Ireland Referendum – Vote Yes!

On 25 May, Irish voters are to vote on the option of repealing the 8th amendment of the Irish Constitution, which effectively banned abortion by giving foetuses the same legal rights as pregnant women. Background from the BBC here

Ireland’s Catholicism has had a large role in the historical development of strong anti-choice, anti-abortion laws, but the Church has been curiously absent from current debates. That doesn’t mean that the current debate in the lead up to the referendum has been respectful and fact based, not at all. Amnesty International Ireland has come in for strong criticism in particular from anti-choice campaigners for the ridiculous complaints that Amnesty received donations from the Soros International fund and is thus “a US abortion organisation meddling in Irish affairs.” (Never mind that Amnesty was founded in London, and has been campaigning on a range of human rights for over fifty years, and has only recently changed its internal policies on how it handles abortion rights to be a more rights-based perspective!) Disclaimer: I am an active member of Amnesty International Australia, and a former board director here. I do not bother to hide my sympathies for my Irish colleagues, nor my disdain for the utter garbage being thrown at them by opponents. 

Fake news is aplenty in the debates, with the anti-choice movement funded by donors within Ireland and overseas flooding Irish media and online with bots and misinformation presented as objective facts. This is extremely disappointing.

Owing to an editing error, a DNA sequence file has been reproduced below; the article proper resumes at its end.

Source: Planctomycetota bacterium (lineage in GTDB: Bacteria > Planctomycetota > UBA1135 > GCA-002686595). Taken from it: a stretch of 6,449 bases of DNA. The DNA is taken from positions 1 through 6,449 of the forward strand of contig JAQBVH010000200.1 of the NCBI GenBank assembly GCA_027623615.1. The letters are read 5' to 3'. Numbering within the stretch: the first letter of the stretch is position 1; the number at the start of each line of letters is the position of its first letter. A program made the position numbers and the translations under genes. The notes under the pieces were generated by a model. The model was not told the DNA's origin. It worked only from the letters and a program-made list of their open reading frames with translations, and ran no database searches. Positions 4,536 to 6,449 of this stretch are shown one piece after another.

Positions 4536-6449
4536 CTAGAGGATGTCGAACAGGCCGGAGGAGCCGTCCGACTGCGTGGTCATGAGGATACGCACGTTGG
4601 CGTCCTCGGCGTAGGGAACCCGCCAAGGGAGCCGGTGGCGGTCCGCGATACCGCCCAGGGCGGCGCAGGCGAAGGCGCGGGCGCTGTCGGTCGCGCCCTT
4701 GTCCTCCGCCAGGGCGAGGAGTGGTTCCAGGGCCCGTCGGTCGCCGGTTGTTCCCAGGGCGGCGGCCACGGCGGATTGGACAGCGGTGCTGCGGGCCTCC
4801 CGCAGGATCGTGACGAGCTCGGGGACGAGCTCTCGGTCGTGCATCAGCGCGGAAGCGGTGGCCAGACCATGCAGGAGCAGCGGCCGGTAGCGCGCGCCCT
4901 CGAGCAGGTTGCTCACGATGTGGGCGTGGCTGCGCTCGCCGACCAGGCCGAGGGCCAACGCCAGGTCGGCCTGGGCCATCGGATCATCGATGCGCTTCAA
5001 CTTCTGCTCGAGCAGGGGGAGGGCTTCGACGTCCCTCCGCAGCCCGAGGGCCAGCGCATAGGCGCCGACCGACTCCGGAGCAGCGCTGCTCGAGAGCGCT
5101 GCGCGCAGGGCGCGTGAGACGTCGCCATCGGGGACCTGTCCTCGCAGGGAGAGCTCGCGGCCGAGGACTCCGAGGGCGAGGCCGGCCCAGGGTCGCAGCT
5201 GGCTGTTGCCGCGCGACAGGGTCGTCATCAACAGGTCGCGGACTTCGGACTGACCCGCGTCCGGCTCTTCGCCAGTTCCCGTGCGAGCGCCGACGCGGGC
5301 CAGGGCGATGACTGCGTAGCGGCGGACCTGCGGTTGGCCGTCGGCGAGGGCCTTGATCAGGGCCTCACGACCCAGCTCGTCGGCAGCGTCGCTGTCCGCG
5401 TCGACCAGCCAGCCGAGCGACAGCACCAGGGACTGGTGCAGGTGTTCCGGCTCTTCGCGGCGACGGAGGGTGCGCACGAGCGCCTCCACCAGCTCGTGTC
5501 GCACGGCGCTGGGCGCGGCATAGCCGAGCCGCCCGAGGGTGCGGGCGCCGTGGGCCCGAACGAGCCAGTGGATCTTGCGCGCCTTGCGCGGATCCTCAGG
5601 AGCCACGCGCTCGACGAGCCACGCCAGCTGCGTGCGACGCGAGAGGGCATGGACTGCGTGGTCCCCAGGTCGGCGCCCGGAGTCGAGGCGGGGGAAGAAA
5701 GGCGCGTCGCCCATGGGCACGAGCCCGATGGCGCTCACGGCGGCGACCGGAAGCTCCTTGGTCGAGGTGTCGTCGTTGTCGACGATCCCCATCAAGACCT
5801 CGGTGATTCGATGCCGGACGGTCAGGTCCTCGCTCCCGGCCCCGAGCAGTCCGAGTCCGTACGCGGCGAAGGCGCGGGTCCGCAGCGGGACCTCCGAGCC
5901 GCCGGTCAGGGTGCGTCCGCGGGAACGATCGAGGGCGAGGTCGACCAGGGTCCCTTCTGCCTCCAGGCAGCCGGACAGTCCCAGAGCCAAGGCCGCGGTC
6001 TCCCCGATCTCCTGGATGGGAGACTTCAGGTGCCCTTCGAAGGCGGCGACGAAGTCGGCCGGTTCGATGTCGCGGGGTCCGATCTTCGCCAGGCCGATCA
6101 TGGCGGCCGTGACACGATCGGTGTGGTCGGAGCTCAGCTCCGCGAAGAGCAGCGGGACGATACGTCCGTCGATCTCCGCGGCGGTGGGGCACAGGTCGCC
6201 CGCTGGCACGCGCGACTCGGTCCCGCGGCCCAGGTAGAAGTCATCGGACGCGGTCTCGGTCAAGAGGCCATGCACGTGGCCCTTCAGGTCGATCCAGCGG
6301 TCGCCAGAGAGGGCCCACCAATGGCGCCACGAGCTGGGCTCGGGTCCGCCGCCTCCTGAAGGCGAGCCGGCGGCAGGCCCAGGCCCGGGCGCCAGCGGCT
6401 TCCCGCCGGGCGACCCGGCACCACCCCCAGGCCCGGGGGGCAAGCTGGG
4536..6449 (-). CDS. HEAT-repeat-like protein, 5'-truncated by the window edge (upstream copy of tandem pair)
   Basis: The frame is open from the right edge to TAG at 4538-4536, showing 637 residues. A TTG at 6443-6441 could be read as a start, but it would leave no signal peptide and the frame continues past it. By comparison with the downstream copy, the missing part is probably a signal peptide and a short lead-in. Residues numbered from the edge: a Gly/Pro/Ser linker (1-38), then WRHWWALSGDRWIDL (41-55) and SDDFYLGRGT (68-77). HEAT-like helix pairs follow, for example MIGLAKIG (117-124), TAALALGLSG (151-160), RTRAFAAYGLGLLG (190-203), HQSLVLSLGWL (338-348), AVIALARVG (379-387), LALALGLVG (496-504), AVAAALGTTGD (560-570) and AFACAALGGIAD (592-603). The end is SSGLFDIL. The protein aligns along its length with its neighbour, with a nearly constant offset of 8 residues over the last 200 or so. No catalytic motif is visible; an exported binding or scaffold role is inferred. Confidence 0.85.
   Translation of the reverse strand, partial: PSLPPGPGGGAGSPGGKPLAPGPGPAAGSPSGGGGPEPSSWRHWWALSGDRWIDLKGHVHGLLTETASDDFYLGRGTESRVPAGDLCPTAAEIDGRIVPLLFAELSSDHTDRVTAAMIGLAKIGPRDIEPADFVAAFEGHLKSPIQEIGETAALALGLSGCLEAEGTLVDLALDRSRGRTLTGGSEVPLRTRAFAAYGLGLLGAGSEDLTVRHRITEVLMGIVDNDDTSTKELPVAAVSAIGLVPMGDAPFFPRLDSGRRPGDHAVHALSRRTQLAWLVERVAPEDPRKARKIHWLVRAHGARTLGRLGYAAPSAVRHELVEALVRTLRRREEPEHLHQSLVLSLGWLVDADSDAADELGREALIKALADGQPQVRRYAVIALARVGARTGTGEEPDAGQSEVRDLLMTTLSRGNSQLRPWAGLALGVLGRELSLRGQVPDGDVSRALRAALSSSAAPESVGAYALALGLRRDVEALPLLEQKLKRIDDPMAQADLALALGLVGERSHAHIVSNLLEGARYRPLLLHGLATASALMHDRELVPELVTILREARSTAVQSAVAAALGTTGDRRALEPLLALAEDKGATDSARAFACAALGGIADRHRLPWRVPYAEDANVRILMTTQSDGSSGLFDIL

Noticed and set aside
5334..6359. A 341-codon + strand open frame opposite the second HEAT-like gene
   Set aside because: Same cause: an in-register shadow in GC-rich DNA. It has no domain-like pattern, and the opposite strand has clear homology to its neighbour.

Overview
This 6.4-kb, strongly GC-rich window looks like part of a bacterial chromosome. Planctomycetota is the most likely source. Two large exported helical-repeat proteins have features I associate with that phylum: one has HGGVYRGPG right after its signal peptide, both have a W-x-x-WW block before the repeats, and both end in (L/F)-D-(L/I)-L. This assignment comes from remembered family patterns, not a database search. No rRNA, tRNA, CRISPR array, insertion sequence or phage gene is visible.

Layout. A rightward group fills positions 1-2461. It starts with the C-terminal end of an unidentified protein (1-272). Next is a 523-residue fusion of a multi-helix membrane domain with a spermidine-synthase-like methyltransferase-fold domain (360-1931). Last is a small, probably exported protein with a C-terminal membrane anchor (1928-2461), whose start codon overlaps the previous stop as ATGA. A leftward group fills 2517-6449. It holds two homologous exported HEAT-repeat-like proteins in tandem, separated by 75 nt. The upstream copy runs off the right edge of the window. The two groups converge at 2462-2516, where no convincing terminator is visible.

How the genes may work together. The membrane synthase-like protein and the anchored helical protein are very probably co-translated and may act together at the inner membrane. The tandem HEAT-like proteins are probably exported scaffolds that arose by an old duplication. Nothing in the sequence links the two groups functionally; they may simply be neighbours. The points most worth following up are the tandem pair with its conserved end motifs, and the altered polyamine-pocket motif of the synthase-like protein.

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Personality disorders and the self-fulfilling prophecy – why staff attitudes really matter

Some great observations and research here.

Dan Warrender's Mental Health Blogma

The room sighs as yet another person diagnosed with a personality disorder is admitted to the busy hospital ward, as a health service with limited resources and a skeleton staff (yet ever increasing expectations from an insatiable society) wheezes through another day. Unbeknownst to the staff team however, their sigh has already set the tone for what is to follow. The expectations are often of a ‘difficult’ patient, perhaps influenced by the memory of previous challenging experiences, or the unwelcome diagnostic baggage and stigma which accompanies people with these controversial labels. Negative attitudes have commonly seen people described as manipulative and attention seeking, with emotional dysregulation and impulsivity often unhelpfully dismissed as “just behaviour”. There is no doubt that working with people with diagnoses of personality disorders in significant distress can be extremely challenging, with self-harm and suicidality a common and understandable precursor to staff distress, as they undertake the…

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